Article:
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Fortitude

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The drive is the one where I keep my media files and I use it every day. However, I make backups almost continuously. Therefore I don't mind losing the data that is actually on the drive as I have more than one backup for it. The problem is that lately I did find on three or four times that the drive had been disconnected from the laptop and I had to press the power button to reconnect it.

I'm guessing that it could be a problem with the external case, because all the other drives that share the same USB hub work with no problem.

In this instance I created a partition, made a quick format and I restored the data from a backup.

I'm going to live in uncertainty, waiting for the next drive fault. :unsure:
 

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ish4d0w

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Not all drive have the exact same power requirements, and it is a really fine line between minimal required power for the drive, and the maximum amount of power that the hub can provide.
 

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clam1952

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General rule of thumb I use is 2.5" externals will run quite happily from a USB port, as long as you are not running multiple unpowered drives and extras from USB, 3.5" external drives really need a power source or a powered hub.
Failures in my experience are invariably the USB to SATA circuitry in the enclosure, often just a dry solder joint which is fixable or a knackered socket from frequent plugging and unplugging, drives invariably work if put in a PC or new enclosure, avoid cheap enclosures!
 

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Berton

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@clam1952 is correct about need of more power for the 3.5" drives when used in a case, has to be self-powered to provide both 5V and 12V. The pocketable drives or cases for 2.5" drives need only 5V but some older ones need a Y-cable for 2 USB ports to provide more current/amperage, newer ones seem to be 1000ma/1A or less. One leg of the Y-cable is for power and data and the other leg is for additional power.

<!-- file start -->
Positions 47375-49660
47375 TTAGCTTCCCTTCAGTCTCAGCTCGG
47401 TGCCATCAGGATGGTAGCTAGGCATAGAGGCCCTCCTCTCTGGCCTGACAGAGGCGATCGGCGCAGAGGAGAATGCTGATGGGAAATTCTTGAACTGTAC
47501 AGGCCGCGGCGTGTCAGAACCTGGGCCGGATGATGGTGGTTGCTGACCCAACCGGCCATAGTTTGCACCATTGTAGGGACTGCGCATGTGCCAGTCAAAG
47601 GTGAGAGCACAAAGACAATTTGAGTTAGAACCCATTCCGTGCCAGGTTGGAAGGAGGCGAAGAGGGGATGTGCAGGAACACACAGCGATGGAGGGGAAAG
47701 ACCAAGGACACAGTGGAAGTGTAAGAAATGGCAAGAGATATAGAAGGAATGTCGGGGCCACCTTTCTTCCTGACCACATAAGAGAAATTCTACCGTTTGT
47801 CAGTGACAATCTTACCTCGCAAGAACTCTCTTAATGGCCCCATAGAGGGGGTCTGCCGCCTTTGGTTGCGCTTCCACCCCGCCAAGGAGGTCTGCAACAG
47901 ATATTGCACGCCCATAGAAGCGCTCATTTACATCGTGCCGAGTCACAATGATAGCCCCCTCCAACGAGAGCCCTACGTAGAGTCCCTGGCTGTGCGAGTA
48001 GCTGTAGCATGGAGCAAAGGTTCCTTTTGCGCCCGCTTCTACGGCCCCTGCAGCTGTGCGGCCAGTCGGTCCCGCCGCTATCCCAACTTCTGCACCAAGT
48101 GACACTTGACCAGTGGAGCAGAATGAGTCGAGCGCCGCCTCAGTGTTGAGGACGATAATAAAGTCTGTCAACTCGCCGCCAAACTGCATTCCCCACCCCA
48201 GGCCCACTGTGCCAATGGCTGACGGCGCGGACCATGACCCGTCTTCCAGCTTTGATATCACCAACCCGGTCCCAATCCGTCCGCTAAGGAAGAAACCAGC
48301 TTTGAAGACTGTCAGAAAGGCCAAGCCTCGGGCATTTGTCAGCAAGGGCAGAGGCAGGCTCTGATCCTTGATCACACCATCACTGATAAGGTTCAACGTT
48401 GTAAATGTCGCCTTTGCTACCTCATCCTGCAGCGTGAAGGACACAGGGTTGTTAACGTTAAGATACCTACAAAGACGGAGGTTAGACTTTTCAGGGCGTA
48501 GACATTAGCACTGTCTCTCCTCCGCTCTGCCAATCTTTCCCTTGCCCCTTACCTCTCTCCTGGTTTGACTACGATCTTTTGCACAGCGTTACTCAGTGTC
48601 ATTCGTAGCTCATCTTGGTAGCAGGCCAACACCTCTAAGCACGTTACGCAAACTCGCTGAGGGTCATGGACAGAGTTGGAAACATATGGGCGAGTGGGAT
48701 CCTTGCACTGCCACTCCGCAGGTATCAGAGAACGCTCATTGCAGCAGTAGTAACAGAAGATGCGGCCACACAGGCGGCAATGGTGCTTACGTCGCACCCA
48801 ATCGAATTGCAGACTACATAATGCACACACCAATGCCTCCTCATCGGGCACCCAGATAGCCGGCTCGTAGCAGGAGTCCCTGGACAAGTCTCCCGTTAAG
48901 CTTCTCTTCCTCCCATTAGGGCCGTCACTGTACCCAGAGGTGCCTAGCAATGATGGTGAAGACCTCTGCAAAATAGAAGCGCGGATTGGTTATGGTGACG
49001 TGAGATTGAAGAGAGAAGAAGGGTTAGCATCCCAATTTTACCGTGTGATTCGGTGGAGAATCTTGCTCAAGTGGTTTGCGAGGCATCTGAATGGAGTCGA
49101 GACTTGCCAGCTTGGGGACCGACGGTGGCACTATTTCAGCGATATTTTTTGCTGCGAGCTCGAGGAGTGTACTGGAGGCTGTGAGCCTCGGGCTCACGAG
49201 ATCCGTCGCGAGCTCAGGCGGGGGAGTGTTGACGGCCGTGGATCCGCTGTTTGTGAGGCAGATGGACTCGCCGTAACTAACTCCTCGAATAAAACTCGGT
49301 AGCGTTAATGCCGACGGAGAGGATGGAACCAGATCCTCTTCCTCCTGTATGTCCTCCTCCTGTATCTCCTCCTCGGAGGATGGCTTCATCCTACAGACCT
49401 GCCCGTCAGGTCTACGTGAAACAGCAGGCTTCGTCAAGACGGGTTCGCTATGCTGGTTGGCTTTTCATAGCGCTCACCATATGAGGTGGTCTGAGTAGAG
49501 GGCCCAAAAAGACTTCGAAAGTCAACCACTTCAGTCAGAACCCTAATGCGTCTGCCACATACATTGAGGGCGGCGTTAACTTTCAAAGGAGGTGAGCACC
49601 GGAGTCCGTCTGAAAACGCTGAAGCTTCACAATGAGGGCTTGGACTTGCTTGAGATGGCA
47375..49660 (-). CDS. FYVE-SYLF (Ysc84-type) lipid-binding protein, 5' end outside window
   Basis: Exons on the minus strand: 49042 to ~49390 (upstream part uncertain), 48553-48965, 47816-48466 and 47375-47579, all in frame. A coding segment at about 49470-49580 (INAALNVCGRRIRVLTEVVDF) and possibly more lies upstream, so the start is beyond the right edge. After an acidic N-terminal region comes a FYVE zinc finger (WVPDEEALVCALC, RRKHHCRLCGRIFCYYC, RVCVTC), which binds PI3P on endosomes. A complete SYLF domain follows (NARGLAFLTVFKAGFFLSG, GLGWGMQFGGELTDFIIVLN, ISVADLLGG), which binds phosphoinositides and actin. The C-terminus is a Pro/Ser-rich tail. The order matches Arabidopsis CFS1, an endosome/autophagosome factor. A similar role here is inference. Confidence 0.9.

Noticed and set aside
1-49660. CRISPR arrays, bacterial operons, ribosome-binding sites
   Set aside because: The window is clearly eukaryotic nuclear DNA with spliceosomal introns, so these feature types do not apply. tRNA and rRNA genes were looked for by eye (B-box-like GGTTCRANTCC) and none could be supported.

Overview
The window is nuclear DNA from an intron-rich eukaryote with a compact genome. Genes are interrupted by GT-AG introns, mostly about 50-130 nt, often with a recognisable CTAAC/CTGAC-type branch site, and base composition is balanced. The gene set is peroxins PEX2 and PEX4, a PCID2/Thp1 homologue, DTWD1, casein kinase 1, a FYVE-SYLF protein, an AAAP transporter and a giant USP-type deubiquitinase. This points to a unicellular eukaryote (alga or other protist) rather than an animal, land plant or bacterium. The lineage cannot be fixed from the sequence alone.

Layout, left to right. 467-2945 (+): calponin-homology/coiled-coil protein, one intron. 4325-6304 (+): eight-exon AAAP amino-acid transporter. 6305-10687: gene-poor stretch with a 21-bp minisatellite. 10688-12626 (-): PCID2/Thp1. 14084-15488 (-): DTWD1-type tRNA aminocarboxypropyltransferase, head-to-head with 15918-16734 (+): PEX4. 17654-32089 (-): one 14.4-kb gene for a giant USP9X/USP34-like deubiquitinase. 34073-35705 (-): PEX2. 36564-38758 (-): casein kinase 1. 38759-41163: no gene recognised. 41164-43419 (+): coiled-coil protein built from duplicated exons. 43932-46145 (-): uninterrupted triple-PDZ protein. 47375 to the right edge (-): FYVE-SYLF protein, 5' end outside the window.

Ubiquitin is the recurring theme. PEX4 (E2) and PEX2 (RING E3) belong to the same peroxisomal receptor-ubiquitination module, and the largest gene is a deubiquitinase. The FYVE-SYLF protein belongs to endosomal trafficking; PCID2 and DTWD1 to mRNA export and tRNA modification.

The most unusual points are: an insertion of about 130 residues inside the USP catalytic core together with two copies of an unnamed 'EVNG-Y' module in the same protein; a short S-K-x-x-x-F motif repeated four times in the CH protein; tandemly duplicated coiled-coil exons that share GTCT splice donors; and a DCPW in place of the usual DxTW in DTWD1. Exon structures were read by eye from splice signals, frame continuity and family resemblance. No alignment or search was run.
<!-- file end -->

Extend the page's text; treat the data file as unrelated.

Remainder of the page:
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Fortitude

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My USB hub and all four external disks attached to it are individually powered. Based on your comments is it possible that there isn't enough power for them?
 

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Berton

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My USB hub and all four external disks attached to it are individually powered. Based on your comments is it possible that there isn't enough power for them?
Based on that I'd say they have enough power to run and usually with only 5 power units plugged into a power bar/surge protector there shouldn't be an issue.
 

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    256GB SSD NVMe
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Winuser

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My USB hub and all four external disks attached to it are individually powered. Based on your comments is it possible that there isn't enough power for them?
I doubt that it is a power adapter problem. If you have another WD drive, you could try the power adapter from that to do a test.